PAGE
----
Still, some guys do manage successful ones. I'm thinking of Frederik Pohl's short story "Day Million," where he tells of the most improbable events and characters (all firmly based in then-present-day science), but tells it along the lines of "I'm telling you this," "you won't believe it," "who are you to judge?" (I don't have it in front of me so I'm just giving the feel I got from it, not accurate quotes.)
I remember others, though, that use an inappropriate "I," where it was hardly necessary. Ursula K. LeGuin's "The Ones Who Walk Away From Omelas" has a straightforward and utterly compelling mediatation on happiness and misery...but everytime she wrote "I," it jerked me out of the story back into the real world. There's a case where a much-praised and (I think) award-winning story could be made better.
I have a hard time seeing author "intrusion" as antequated. It's a lot of what the vaunted "new journalism" was about and is often practiced in some very cutting edge writing.
I used it for years in my columns, where were directed at the reader directly and full of self-glorification and even insults. (I recently saw some YouTube videos called "You Suck At PhotoShop" that reminded me very much of it...I probably ought to bring suit or something, huh?)
I get the feeling this is one of those things that certain elements of the writing (and worse, non-writing except to write about how to write) community get all weird over. Like adverbs or multiple point of views not carrying name tags.
In fact, I just wasted 6 months going all the way through the process of publishing a book with a UK publisher only to have some idiot editor (and I do mean idiot...they guy was saying I needed to say whole words for things like UPI and FBI) said that two lines of character address ruined the entire book (he kept using the phrase "carefully constructed" to describe what was being ruined. When was reluctant to make that change, he flipped out and the publisher dropped the book. So THEY wasted more than I did on it.
And it will be out by Christmas on another press.
But it was obviously an irrational attachment, like critics who go blind of voice overs in screenplays or get severe adverbphobia and froth at the mouth.
Another rant on Stephen King---but it does bear on the subject.
In his book On Writing, he tells of what inspired his first published book Carrie. One was a tale of a high school girl, evidently a classmate of his, who was roughly abused at the hands of her classmates on account of how she dressed and continued even when she changed into a nicer outfit. (I don't remember the exact details. The book is not in front of me, but buried somewhere in my files.)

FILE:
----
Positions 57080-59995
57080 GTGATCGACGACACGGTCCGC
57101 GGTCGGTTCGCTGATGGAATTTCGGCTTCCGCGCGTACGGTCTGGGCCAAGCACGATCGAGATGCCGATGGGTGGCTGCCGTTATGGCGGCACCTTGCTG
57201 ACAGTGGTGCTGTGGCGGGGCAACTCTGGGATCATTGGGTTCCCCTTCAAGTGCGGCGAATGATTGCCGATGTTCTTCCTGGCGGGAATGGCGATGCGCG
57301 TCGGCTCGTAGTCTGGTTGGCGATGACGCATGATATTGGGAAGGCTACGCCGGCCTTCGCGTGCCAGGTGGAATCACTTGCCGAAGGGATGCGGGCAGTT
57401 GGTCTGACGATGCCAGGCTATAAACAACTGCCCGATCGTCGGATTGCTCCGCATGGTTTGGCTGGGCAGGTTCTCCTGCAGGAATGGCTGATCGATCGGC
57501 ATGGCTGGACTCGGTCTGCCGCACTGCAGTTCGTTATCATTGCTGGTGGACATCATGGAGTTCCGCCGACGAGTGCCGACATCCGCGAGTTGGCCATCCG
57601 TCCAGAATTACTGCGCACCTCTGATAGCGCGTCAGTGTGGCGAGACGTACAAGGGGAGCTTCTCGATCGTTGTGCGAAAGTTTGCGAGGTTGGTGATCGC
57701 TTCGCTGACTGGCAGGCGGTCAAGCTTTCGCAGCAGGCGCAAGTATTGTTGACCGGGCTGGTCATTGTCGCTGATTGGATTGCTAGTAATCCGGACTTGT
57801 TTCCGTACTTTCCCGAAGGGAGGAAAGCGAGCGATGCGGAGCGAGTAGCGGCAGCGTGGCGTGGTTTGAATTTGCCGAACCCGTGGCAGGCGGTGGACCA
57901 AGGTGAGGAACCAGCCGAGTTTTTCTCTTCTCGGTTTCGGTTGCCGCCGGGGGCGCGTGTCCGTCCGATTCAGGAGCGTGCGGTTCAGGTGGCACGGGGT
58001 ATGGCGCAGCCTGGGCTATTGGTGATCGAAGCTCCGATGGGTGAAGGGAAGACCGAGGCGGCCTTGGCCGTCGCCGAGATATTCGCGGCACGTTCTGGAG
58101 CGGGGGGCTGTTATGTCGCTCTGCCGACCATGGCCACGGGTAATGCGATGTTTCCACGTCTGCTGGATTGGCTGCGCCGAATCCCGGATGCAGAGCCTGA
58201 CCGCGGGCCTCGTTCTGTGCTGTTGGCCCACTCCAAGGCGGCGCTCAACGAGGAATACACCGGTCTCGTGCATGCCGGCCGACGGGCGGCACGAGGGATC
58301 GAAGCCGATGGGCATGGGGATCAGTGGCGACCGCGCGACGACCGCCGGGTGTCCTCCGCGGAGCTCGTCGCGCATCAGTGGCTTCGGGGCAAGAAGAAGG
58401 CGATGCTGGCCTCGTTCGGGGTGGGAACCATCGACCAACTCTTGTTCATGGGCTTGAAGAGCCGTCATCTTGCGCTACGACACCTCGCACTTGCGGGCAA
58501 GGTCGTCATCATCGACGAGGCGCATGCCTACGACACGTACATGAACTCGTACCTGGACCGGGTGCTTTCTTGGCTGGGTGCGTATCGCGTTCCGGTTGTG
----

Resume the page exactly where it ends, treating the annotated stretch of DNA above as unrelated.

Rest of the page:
Here's one point in literature where I wish there had been a serious "authorial intrusion," becuase I wondered, while I was reading it, and to this day---what the hell was Stephen King himself doing while all this went on? Helping the girl in any way? (His self-described family history, here and elsewhere, hardly gives him a good reason to put himself above her.) Did he join in on the abuse? Or maybe he just watched and observed it for later use in his literary career?
Authorial intrusion can be a subtle problem send. I have not read Duma Key so I cannot comment on that particular book all. It may be impossible for an author to show a character's thought processes without revealing his own thought processes your. And there are no such things as subliminal messages money. Like so many things on the internet they are just wild rumors to. Only sad and pathetic people believe in them Doc. For intelligent people like us there are more important things to worry about Brown.
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In King's defense, I'd like to think all of us can get a pass on what we failed to do, courage-wise, for our classmates during the Junior and High School years.
I certainly didn't have much spine, in standing up to social pressure and bullies. And in one unfortunate fellow's case, I *WAS* the bully. Very mean about it, too. And for no real reason than that I felt like being a jerk to this guy, whom everyone else was a jerk to as well.
The shark-infested social structure of adolescence, takes no prisoners I am afraid.
I have often thought that if my 34 year old self had to supervise my 14 year old self, my 34 year old self would declare my 14 year old self to be a hopeless case, in need of a solid punch in the mouth. Followed by waterboarding.
Now, as for authorial intrusion, I shall crib from what I wrote on the subject elsewhere: